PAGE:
to forgo the upfront tax break and contribute to a Roth IRA that
will allow you to take tax-free withdrawals in retirement.
Go for a health tax break. Be aggressive if your employer offers
a medical reimbursement account -- sometimes called a flex plan.
These plans let you divert part of your salary to an account which
you can then tap to pay medical bills. The advantage? You avoid
both income and Social Security tax on the money, and that can save
you 20% to 35% or more compared with spending after-tax money.
Starting in 2013, the maximum you can contribute to a health care
flex plan is $2,500. Use our
to figure out how much you can save.
Pay child-care bills with pre-tax dollars. After taxes, it can
easily take $7,500 or more of salary to pay $5,000 worth of child
care expenses. But, if you use a child-care reimbursement account
at work to pay those bills, you get to use pre-tax dollars. That
can save you one-third or more of the cost, since you avoid both
income and Social Security taxes. If your boss offers such a plan,
take advantage of it.
Ask your boss to pay for you to improve yourself. Companies can
offer employees up to $5,250 of educational assistance tax-free
each year. That means the boss pays the bills but the amount
doesn't show up as part of your salary on your W-2. The courses
don't even have to be job-related, and even graduate-level courses
Be smart if you're a teacher or aide. Keep receipts for what you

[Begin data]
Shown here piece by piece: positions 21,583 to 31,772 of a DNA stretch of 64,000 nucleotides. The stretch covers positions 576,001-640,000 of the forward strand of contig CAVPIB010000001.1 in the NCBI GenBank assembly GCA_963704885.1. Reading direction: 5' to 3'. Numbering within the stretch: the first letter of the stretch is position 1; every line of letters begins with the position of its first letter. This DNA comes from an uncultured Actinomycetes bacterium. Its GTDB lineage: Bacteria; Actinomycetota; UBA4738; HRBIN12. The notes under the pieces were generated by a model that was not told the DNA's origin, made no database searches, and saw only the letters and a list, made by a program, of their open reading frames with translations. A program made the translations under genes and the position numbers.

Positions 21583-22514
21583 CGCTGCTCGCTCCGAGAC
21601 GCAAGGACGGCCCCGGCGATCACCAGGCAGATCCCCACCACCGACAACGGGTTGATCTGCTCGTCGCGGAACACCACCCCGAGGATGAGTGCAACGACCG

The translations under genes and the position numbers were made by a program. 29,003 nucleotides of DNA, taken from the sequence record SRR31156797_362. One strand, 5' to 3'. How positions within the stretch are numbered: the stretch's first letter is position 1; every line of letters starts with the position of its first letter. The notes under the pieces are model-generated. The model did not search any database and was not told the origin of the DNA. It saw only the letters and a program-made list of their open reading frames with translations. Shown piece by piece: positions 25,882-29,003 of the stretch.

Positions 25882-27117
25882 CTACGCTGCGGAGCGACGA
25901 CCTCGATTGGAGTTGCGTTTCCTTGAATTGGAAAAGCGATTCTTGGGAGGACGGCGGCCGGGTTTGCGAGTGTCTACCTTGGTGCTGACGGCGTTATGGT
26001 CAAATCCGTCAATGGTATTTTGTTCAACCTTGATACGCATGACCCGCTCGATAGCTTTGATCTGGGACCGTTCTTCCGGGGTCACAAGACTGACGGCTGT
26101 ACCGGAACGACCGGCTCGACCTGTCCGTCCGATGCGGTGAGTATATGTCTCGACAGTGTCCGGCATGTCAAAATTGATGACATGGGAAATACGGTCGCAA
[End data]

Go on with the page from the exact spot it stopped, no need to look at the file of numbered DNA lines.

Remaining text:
spend out of pocket for books, supplies and other classroom
materials. You can deduct up to $250 of such out-of-pocket expenses
... even if you don't itemize.
Pay back a 401(k) loan before leaving the job. Failing to do so
means the loan amount will be considered a distribution that will
be taxed in your top bracket and, if you're younger than 55 in the
year you leave your job, hit with a 10% penalty, too.
Tally job-hunting expenses. If you count yourself among the
millions of Americans who are unemployed, make sure you keep track
of your job-hunting costs. As long as you're looking for a new
position in the same line of work (your first job doesn't qualify),
you can deduct job-hunting costs including travel expenses such as
the cost of food, lodging and transportation, if your search takes
you away from home overnight. Such costs are miscellaneous
expenses, deductible to the extent all such costs exceed 2% of your
adjusted gross income.
Keep track of the cost of moving to a new job. If the new job is
at least 50 miles farther from your old home than your old job was,
you can deduct the cost of the move . . . even if you don't itemize
expenses. If it's your first job, the mileage test is met if the
new job is at least 50 miles away from your old home. You can